| Posted: Sat Feb 18, 2012 9:19 am
John of Calore was Chancellor of the University of Paris in the late 14th century. He was one of a number of theologians who was investigated for suspect teaching, based on statements he made during vespers. The inquiry concerning John of Calore, as a bachelor of theology, came in 1363. He was preceded as chancellor of the University of Paris by Grimerius Bonifacci.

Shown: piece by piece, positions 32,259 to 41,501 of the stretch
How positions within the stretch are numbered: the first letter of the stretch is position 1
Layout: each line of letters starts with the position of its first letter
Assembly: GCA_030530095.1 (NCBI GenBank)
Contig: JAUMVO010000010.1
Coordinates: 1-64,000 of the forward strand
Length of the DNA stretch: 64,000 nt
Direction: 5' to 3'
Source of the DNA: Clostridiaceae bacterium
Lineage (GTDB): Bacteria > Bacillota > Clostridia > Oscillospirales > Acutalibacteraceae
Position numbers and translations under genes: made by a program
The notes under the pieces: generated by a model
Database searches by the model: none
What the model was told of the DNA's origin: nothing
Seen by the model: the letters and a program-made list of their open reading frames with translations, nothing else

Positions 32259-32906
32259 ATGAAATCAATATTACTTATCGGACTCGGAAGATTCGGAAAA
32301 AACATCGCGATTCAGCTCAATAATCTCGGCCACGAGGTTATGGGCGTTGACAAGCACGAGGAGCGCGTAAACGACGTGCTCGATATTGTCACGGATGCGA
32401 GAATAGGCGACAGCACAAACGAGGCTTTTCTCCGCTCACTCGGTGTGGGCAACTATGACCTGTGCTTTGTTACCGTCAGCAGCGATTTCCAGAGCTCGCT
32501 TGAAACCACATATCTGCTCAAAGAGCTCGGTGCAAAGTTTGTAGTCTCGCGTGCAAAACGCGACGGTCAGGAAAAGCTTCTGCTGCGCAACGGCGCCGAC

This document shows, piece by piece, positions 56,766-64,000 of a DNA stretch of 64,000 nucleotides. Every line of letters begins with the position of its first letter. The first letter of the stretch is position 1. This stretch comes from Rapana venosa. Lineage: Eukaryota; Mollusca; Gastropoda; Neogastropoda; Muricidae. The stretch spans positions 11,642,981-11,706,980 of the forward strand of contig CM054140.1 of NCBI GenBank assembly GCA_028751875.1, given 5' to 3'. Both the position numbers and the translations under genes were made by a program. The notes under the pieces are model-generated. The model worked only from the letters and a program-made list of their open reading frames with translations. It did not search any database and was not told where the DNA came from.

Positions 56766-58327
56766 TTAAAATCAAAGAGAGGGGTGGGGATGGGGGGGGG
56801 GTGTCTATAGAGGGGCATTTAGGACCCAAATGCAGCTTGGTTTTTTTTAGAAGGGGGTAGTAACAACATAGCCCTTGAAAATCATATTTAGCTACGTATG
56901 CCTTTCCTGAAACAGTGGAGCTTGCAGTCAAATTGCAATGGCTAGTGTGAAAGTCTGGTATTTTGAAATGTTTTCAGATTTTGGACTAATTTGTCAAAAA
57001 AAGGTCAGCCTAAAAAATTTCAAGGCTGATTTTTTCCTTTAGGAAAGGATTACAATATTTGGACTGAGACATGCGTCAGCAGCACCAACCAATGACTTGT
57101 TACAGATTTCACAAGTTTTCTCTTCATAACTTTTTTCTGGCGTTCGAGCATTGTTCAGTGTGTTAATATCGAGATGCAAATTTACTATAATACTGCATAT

According to a calendar of entries in the papal regesta, John of Calore was presented with a mandate to admit a friar preacher named John de Montesono in April 1376. De Montesono intended to lecture on the Four Books of Sentences at the schools of the order in Pariis. He had lectured for many years in various places. After his talks on the Sentences, de Montesono was to be admitted to the faculty o
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